Monday, December 26, 2005

The big day - arrival

At last we arrived at the Antarctic coast. Unfortunately, due to a lack of sea ice at the favoured locations we moored up at N9, about 65km from Halley, which meant unloading the ship would take much longer as it's a 6 hour trip in a snocat. Halley sits on the Brunt Ice Shelf, which is not part of the Antarctic mainland, but is still about 100 metres thick, so fairly stable. Where the ice shelf meets the sea it usually ends in a very high cliff, which is no good for getting off a ship. As a result we need to find a creek with some sea ice in order to be able to create a ramp up to the ice shelf. As the sea ice is much thinner we need to be sure it is stable enough to moor the ship to. In order to check this, the ship simply rams itself into the sea ice, breaking off any weak ice and hopefully leaving only the good stuff. This was incredible to watch as we careered toward the coastline, beached ourselves on the ice, then broke through, reversed, and went again. We did this for about an hour, while bewildered penguins and seals scattered about, not quite sure what to do about this big red pointy thing bearing down on them. Once we'd cleared ourselves a space drilling teams went out onto the ice to make holes and put in mooring stakes which the ship tied up to.

Run away!

Drilling mooring holes

In the evening we had Christmas carols with mince pies and mulled wine on the fo'c'sle (pointy end). This proved highly entertaining, it took us a good two minutes to realise we were singing Once in Royal Davids City to the tune of Hark the Herald Angels Sing..... After a few more glasses of mulled wine no-one was really that bothered though, and we got through about a dozen carols and generally felt very festive. *hic*

Christmas Carols on the Shackleton

The following day I was up early as I was due to fly up to base. At last I'd get to see the fabled and much talked about Halley V. Having loaded up a sledge with some cargo we clambered on board to be towed by a snocat along the sea ice and up the ramp to the departure point. We got a last view of the ship moored up by the sea ice as we bid a farewell to the Shackleton. Up on the ice shelf we waited, and finally saw the plane, a speck in the distance as it came in to land. Once the plane had stopped we loaded the fresh food from our sledge onto the plane. Our plane was a De Havilland Twin Otter, which is a fairly small twin prop craft, about the size of a large transit van inside. Once the food was on we squeezed our way up to the seats toward the front. There were five passengers on the flight, with one acting as co-pilot, so we weren't too squashed in the back. We could see straight through to the cockpit which looked like something out of a WWII film. Takeoff is quite an experience as the engines have to be revved hard in order to break free the skis which by now have frozen to the snow, then it was a bumpy and exhilarating ride to get airborne. We did a brief loop to get a last view of the ship and then headed off. We had a fantastic view of the coastline, also passing over the Rumples, a heavily crevassed formation in the ice not far from Halley. After just 15 minutes we were on finals for Halley. First impressions from the air were of a lot very small spaced out dots on the snow. We were met by another snocat, and after unloading the plane were ferried to our new home. Despite having seen all the pictures and read the descriptions nothing had quite prepared me for arrival at Halley. Everything was much larger than I had imagined, all the buildings much further apart. On arrival at the Laws building we were given a very brief tour and basic safety briefing, then instructed to relax for a while. In true BAS style it wasn't long before we were being fed...... I found my room, and met Mike, the current Comms Manager who I'm taking over from. Everyone was very friendly, especially considering we were interrupting their 8 months of relative peace.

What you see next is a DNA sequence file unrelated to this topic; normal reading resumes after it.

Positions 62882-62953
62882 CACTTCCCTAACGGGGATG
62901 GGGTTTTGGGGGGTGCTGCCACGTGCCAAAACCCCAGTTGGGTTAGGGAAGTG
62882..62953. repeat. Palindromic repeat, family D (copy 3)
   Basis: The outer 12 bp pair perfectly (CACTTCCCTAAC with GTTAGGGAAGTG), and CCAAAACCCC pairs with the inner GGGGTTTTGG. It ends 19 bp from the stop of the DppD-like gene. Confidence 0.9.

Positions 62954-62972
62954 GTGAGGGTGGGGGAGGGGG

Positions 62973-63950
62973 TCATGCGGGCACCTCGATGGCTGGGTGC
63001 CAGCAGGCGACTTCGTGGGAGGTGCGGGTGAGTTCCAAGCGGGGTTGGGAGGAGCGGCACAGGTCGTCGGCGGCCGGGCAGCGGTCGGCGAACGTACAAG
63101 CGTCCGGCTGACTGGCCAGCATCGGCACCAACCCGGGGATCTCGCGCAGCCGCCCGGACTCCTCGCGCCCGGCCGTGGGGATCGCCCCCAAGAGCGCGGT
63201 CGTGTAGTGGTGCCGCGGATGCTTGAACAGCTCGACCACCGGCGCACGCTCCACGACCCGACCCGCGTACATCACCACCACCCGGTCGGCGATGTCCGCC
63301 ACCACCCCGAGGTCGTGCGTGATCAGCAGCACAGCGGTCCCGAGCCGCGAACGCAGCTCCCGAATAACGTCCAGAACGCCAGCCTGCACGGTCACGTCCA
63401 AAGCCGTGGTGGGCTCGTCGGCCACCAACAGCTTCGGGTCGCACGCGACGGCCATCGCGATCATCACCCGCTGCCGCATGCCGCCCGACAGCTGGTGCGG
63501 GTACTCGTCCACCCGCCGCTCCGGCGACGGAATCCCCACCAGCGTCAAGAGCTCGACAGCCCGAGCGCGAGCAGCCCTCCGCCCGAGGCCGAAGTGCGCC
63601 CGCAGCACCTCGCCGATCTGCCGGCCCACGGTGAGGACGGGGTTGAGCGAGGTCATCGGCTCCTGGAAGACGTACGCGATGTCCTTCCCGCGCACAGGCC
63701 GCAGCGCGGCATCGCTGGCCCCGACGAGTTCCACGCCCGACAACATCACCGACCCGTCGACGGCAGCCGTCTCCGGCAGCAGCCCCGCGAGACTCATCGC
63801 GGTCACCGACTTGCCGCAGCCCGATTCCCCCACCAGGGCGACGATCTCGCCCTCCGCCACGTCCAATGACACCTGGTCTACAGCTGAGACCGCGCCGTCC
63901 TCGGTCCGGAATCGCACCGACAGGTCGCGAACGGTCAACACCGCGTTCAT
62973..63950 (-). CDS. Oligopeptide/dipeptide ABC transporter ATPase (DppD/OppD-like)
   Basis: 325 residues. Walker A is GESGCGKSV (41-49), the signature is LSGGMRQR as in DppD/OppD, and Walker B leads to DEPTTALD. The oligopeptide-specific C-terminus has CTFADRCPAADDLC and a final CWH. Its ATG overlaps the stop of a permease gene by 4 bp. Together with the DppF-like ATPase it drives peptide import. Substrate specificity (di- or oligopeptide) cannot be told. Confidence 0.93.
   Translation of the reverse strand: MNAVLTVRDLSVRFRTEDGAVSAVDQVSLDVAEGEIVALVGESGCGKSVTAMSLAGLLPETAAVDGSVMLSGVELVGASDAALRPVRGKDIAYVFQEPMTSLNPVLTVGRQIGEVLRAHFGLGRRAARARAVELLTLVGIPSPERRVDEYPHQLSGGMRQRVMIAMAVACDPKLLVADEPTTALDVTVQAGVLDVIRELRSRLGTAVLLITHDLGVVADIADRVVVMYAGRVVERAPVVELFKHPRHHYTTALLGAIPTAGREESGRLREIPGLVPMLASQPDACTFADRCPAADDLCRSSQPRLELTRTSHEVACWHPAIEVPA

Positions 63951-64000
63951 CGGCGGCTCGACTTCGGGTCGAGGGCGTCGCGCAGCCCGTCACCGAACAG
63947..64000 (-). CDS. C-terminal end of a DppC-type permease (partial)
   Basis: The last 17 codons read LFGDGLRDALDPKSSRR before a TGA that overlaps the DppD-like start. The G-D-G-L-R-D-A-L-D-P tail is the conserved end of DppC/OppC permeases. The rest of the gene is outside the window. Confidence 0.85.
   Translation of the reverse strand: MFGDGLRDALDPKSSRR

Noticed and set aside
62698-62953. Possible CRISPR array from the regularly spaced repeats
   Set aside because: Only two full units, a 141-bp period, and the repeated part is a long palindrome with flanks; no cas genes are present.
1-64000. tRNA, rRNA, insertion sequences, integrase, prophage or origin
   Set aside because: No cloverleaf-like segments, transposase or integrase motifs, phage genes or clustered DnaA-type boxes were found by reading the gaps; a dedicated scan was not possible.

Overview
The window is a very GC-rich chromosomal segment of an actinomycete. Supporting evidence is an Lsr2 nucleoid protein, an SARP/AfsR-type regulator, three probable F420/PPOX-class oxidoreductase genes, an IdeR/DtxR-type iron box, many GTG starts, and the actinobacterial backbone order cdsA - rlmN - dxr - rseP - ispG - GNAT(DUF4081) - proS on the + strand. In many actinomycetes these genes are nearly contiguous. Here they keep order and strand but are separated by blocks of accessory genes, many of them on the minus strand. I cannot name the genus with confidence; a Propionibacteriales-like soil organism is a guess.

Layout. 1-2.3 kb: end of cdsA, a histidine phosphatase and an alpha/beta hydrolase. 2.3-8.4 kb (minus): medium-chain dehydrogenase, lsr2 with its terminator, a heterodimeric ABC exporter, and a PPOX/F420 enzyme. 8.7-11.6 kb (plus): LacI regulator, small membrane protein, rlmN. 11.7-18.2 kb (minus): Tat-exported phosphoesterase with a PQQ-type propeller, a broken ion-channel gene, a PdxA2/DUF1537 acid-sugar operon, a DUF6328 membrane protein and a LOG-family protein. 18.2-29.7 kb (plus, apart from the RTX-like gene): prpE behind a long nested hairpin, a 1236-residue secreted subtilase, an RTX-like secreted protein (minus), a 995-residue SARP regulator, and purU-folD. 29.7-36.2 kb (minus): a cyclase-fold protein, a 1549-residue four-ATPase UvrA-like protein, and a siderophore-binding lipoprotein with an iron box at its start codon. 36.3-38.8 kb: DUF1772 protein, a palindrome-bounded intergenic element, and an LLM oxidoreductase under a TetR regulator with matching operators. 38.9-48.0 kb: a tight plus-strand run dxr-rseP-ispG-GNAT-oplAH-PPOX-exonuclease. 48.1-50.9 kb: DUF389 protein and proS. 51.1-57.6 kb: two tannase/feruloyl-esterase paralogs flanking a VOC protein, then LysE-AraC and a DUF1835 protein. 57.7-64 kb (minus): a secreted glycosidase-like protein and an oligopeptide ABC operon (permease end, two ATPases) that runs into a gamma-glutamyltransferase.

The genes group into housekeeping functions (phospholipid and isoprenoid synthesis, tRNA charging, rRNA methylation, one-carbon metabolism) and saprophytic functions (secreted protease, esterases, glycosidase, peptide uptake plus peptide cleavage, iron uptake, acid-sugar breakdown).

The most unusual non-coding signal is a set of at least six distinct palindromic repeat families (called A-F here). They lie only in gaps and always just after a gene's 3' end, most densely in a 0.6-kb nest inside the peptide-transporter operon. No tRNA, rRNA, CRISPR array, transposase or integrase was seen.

Twin Otter aircraft

In all the excitement I wasn't very tired so stayed up late to lend a hand with some cargo, and also managed to get a brief lesson and my first go on a skidoo. I finally crashed out wondering what tomorrow would bring, after what seemed a very long day indeed!

Home for the next 15 months

Sunday, December 25, 2005

Final Leg

After Bird Island, we were now on the final leg of our journey, a 10 day sail to the edge of the Brunt Ice Shelf. Luckily we had plenty to keep ourselves occupied on the way down. On Al the Chef's birthday the girls made a range of cocktails which everyone enjoyed. We had a quiz night organised by Nathan, kicking off with a viewing of his star appearance on Weakest Link, which he won! I think he was trying to set a standard. Our team came a creditable third, despite only getting about two right on the literature round. We also had an acoustic night in the bar where the more talented members of the party played and sang a very wide range of numbers in the bar , much to everyone's appreciation. However, highlight of the social calendar was undoubtedly Race Night. This was advertised as Ladies Night, top hat and tails required! The whole day was spent by most people in a frenzy of costume making, cardboard, silver foil and gaffer tape everywhere. I cheated somewhat as I had a dinner suit with me (knew it would come in handy), but managed to make a silver cane out of a mop handle, and even topped it with a horse. The evening was great fun, betting was in 'Shackles' which were purchased beforehand. There was also the option to buy horses, which were raced round a course marked on the floor of the bar according to the spin of a wheel. I won on one race, but neither of the horses I owned came anywhere, one of them baulked at the water hazard 6 times!

All dressed up for Race Night

Apart from the socialising there was of course work to be done, we had a series of training sessions covering first aid, vehicles, harness checking and more, designed to complement what we learned in Cambridge before we left, as well as ship emergency drills. I also volunteered to help with a project launching probes off the back of the ship in order to measure sea temperature at different depths. This information was then sent off to the Met Office in England.